CMS is increasing ASC payments by an inflation factor for the first time in more than six years.
On October 30, 2009, the Centers for Medicare and Medicaid Services (CMS) announced Medicare payment updates for ambulatory surgery center (ASC) services for 2010. These updates represent a mixed bag for ASCs.
Starting in 2008, CMS began implementing a vastly different methodology for reimbursing ASCs for services furnished to Medicare beneficiaries. The new payment system, which is conceptually and practically linked to Medicare’s hospital outpatient prospective payment system (OPPS), profoundly altered how and how much Medicare pays surgery centers. CMS is phasing in the new payment system over four years. The notice published in October 2009 announces updates to that payment system for the third year of the phase-in, 2010.
Perhaps the biggest news in the 2009 update is that CMS is increasing ASC payments by an inflation factor for the first time in more than six years. However, because the Medicare law specifies that ASC payments are to be inflated by the Consumer Price Index, whereas payments to hospitals are to be inflated by a separate inflator called the Market Basket Index, CMS is increasing ASC payments by only 1.2 percent (less adjustments to maintain budget neutrality), while hospital payments will be updated by 2.1 percent. As a result, the CY 2010 ASC conversion factor will be $41.873, while the hospital conversion factor for CY 2010 will be $67.406. Once other adjustments are factored in, ASC procedures not subject to the transition will be paid 59.4 percent of corresponding OPPS procedures in 2010, down from the 61 percent relationship currently in effect.
Covered Surgical Procedures
The payment rates discussed above apply only to those services that have been designated as covered by Medicare when furnished in the ASC setting. Nearly 3,500 procedures are currently approved for payment in the ASC setting.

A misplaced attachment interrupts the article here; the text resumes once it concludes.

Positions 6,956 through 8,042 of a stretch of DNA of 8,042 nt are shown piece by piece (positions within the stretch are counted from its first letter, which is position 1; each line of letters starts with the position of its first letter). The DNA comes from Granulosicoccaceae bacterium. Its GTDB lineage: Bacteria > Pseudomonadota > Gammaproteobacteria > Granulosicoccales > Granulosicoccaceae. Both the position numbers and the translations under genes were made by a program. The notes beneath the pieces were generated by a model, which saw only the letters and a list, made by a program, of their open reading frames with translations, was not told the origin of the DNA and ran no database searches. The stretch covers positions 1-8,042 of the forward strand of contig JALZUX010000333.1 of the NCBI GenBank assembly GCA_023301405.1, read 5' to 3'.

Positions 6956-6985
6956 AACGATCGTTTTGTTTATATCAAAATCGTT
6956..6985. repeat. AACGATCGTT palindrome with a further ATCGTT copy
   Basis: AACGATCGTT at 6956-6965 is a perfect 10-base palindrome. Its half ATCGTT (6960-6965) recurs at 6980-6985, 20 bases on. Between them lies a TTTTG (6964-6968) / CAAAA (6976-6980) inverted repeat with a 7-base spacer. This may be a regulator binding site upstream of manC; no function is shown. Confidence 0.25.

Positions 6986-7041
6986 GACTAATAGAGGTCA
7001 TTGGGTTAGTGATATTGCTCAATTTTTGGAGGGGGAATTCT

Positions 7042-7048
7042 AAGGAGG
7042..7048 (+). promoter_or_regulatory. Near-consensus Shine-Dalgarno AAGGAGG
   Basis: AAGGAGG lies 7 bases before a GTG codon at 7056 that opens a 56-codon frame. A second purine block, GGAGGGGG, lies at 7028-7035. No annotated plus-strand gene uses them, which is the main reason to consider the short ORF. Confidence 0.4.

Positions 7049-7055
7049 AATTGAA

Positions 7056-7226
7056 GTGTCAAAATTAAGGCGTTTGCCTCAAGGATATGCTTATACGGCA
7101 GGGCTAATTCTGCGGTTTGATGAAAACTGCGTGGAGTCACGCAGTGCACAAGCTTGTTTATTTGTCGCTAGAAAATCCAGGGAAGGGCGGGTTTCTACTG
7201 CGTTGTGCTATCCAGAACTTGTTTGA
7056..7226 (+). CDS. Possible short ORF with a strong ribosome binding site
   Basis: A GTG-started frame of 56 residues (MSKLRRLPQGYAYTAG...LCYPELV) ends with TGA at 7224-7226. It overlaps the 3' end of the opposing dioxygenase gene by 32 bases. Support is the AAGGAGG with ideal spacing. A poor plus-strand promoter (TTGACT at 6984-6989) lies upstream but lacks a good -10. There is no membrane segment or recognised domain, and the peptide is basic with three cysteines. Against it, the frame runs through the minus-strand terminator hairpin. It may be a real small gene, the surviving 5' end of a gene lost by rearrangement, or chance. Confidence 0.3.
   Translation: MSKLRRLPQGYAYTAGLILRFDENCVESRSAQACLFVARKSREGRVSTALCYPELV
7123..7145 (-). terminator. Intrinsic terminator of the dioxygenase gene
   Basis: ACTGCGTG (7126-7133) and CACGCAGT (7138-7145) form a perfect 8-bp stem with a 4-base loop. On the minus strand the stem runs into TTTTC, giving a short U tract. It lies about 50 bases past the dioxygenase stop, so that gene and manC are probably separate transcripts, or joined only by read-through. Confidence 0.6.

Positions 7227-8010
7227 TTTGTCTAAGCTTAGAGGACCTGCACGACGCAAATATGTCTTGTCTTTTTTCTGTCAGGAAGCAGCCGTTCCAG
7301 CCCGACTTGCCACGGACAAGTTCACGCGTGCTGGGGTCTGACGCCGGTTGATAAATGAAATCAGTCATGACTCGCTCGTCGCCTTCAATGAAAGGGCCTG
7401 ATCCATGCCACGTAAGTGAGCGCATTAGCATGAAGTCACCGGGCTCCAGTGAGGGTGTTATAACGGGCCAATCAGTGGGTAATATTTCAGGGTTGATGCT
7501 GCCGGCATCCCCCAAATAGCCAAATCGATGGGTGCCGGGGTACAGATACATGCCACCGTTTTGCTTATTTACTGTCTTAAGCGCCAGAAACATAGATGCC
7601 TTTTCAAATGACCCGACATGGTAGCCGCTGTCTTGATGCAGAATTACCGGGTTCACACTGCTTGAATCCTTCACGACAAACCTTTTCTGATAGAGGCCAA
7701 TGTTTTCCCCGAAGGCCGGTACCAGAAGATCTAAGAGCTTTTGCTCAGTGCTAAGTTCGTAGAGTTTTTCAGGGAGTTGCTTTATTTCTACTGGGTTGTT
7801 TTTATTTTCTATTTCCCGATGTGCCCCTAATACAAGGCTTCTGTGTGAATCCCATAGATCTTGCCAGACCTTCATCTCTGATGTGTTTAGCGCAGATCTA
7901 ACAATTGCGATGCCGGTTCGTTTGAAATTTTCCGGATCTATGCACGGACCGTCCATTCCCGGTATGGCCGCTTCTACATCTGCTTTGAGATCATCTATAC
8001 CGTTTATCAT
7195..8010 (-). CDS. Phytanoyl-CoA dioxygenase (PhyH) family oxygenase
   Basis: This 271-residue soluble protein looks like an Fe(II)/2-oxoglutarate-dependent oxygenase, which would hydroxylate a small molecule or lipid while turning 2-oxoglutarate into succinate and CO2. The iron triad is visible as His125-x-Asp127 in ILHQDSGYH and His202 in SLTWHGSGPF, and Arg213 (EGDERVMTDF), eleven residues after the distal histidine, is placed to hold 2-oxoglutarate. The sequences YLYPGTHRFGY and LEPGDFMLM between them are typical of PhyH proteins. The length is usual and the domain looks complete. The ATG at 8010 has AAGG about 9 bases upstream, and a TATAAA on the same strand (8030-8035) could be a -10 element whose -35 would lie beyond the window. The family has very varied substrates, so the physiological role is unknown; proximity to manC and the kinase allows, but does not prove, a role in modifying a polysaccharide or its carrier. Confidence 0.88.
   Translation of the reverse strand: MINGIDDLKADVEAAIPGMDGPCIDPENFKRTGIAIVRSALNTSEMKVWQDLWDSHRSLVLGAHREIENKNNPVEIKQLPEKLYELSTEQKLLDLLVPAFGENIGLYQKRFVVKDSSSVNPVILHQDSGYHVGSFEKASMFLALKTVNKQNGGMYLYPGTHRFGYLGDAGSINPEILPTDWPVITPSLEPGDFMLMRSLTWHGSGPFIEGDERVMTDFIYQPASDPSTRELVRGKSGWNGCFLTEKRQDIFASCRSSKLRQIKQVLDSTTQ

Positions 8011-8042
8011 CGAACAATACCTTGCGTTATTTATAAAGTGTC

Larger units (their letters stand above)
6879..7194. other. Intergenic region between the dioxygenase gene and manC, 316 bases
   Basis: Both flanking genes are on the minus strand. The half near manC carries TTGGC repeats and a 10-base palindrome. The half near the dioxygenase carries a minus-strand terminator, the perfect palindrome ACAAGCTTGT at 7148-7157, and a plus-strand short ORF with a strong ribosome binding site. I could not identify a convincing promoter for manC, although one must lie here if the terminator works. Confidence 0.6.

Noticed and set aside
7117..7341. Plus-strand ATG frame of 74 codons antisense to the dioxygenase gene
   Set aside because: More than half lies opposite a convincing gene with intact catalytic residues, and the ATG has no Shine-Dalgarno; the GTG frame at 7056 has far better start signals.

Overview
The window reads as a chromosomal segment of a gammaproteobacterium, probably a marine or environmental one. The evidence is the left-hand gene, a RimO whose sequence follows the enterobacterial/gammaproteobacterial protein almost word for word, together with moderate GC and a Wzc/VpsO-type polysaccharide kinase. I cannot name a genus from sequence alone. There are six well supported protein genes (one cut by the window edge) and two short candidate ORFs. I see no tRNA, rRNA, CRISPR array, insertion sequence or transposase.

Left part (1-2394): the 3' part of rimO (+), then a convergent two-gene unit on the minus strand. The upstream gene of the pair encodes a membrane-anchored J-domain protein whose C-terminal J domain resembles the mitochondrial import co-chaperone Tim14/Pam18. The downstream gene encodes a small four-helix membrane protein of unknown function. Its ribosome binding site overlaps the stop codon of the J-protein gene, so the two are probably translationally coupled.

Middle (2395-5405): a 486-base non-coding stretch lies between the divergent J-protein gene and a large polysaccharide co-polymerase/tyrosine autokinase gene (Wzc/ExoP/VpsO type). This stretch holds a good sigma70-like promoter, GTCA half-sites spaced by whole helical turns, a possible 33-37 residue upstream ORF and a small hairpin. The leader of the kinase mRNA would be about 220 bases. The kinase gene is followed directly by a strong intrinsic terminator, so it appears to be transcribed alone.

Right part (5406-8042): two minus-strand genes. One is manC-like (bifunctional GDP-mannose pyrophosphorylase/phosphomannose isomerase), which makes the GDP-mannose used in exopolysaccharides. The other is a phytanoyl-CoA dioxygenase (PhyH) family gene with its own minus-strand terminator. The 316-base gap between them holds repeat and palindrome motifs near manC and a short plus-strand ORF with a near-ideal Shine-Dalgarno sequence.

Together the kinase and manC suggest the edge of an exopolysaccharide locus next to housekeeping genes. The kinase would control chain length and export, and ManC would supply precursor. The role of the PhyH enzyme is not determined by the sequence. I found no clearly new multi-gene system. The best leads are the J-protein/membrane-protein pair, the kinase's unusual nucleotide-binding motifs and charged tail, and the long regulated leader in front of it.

CMS will be adding 28 procedures to the list of covered services, 26 of which are currently among those excluded from the ASC list because they were previously perceived to be too sophisticated for the ASC, and therefore not safe or requiring overnight stay if performed in ASCs. These additions reflect a willingness to re-examine procedures previously deemed too complicated for the ASC, and to view ASC capabilities more expansively.
At the same time, CMS is adding six procedures to the list of office-based services (procedures that are performed more than 50 percent of the time in a physician’s office setting are designated as “office based”), and making permanent the office-based designations of four surgical procedures that currently have temporary office-based designations. These 10 procedures will be paid the lesser of the ASC payment amount or the non-facility practice expense amount paid under the Medicare Physician Fee Schedule.
The final rule also signals that CMS may in the near future attempt to define physician supervision requirements applicable to ASCs perhaps akin to those applicable to hospital outpatient departments, as clarified in this final rule. CMS describes a comment received that expressed concern over the lack of express supervision requirements applicable to ASCs, and the reality that ASCs may have no physician supervision for extended periods post surgery. The commenter requested that CMS clarify why the same supervision requirements are not applied equally to hospitals and ASCs. CMS declined to define supervision requirements for ASCs in this rulemaking, but did solicit comments on this topic, which indicates that the agency may wade into this issue with a proposed standard in a future rulemaking. Comments on this subject must be received by December 29, 2009, to be considered by CMS.
The final rule is presently available here. It will be published in the Federal Register on November 20, 2009.